Strolling through the lobby of the New York Hilton hotel here last week after DirecTV Group's annual meeting of shareholders, Liberty Media CEO Greg Maffei - who was walking point - asked his boss, Liberty and DirecTV chairman John Malone, if he'd prefer another exit besides the front door of the hotel.
Maffei's concern: a handful of picketers targeting DirecTV were outside the establishment, carrying signs and handing out brochures that said "John Malone - Stop the Interference!"
A group of satellite installers who belong to Local 103 of the International Brotherhood of Electrical Workers had come to protest alleged unfair labor practices by a DirecTV contractor, Multiband-owned DirecTECH.
Four union representatives attended the meeting and stated their case: They claim DirecTECH refuses to negotiate with them (they have been at it for about a year), have made false claims about pay and have refused to pay for overtime.
Both Malone and DirecTV CEO (for the moment) Chase Carey took note of the union members' frustration, but said they have little control over their contractors.
Carey said in the past year DirecTV has taken about 33% of its installation business in-house. Though the company "clearly has work to do in this area," he said, positive strides have been made.
Carey said the goal is to have happy employees - happy employees serve happy customers - and in instances where contractors violate the law, appropriate actions are taken.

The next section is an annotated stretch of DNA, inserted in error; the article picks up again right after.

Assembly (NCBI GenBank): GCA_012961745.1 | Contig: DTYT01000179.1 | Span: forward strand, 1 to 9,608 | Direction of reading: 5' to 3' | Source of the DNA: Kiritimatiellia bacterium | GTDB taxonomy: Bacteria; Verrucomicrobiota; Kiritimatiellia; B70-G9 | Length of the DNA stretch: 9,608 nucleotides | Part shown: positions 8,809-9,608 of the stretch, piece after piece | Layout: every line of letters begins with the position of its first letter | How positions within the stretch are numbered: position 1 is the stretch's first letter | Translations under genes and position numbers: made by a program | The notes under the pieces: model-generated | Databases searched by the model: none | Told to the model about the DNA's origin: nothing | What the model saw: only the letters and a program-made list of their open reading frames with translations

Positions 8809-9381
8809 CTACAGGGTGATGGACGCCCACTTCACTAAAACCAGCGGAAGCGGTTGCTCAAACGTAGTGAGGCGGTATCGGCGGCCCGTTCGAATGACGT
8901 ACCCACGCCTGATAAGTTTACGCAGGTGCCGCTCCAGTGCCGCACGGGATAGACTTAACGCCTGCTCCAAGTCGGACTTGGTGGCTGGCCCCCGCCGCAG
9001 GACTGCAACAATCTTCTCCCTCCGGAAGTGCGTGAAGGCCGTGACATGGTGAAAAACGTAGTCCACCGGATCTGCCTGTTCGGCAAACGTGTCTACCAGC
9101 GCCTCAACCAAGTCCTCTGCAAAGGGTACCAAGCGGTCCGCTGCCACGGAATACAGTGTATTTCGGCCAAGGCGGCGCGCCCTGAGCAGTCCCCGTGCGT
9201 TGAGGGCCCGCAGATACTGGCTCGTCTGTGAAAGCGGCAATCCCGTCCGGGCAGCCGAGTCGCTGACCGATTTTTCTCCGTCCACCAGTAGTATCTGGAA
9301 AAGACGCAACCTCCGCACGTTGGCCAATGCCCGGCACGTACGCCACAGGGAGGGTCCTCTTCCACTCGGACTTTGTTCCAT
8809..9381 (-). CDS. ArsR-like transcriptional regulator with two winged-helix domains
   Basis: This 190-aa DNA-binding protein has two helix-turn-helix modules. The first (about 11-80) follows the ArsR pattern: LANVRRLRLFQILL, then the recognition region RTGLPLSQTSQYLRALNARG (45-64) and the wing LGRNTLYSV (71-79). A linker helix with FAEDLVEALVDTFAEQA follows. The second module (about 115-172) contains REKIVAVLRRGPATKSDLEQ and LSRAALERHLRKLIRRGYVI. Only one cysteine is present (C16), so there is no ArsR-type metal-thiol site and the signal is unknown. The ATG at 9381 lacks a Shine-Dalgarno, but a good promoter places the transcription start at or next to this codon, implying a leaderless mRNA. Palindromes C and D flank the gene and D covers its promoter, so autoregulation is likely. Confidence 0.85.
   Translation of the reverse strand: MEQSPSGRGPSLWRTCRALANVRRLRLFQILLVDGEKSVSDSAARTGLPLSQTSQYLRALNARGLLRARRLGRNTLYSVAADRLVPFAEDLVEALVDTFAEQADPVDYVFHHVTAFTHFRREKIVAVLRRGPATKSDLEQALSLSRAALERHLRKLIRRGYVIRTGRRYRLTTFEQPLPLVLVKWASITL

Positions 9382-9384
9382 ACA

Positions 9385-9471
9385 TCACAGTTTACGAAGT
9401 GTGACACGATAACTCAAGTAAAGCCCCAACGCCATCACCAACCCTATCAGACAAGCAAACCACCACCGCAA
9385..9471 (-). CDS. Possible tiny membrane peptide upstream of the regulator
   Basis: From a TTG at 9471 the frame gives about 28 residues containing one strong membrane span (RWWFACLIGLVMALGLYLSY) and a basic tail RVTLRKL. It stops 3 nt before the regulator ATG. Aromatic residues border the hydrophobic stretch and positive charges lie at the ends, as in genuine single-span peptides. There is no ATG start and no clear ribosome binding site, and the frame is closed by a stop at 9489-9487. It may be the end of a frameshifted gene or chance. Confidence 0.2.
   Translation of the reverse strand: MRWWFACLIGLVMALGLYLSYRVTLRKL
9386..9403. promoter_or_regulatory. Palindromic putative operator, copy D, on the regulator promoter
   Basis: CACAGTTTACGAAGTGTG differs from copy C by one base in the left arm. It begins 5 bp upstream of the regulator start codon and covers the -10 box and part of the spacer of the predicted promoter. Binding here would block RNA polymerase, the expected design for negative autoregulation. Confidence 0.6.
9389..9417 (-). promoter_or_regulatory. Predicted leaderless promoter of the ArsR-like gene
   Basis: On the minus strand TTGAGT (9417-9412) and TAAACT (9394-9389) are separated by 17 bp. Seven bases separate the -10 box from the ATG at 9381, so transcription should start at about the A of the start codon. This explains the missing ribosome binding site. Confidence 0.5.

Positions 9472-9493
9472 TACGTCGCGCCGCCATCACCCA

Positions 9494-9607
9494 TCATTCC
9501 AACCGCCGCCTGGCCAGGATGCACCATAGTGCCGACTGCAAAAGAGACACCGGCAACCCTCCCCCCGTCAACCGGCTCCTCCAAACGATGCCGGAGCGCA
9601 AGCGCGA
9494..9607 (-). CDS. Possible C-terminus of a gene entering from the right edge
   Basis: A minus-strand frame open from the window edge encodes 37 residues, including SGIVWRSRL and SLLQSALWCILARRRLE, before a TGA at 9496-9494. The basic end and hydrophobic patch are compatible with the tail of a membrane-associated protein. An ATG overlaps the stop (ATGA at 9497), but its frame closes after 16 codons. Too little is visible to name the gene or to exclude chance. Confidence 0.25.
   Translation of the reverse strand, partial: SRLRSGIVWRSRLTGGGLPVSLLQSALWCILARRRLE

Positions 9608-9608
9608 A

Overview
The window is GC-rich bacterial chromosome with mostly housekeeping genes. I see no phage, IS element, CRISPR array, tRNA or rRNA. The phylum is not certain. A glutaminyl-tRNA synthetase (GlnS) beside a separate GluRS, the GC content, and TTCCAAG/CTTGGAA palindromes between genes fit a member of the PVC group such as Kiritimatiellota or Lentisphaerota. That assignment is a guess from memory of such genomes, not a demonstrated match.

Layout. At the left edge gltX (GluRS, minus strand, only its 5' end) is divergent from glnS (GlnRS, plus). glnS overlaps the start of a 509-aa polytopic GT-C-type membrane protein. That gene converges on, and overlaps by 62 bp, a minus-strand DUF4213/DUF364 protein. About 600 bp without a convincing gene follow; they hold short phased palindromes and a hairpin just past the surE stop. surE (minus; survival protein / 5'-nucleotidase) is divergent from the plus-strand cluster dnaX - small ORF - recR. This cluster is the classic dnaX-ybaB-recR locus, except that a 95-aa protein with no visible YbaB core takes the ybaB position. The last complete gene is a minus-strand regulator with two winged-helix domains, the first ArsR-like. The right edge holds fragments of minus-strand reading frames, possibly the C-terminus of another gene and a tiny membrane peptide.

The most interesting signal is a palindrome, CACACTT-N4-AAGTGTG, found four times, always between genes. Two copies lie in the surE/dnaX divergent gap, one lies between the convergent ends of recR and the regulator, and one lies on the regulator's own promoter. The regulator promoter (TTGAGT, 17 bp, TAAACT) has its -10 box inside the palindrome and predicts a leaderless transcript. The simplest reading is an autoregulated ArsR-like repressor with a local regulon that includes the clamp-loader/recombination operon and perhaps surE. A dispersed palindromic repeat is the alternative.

While the in-meeting confrontation had the potential to get heated, the exchange actually was quite cordial, even with a hint of a raised voice toward the end.
One union rep even thanked Malone for chatting with him alongside the buffet table of donuts and bagels before the meeting began.
That union rep - Ray Rogers director of Corporate Campaign, a labor-union strategist - was so impressed by Malone and other DirecTV execs that he said the union will hold off on a planned June 9 launch of an anti-DirecTV Web site, www.stopsatellitesweatshops.org.
At the end of the meeting, Malone returned the praise. "You guys are the front lines," he said. "You make or break this company."
So, in making his way toward the Hilton entrance, Malone was feeling confident enough to face whatever music was waiting for him. When Maffei asked if he wanted to go through another entrance, Malone replied, "Nah, unless they're throwing paint."
They left through the front door, past a few scattered pickets.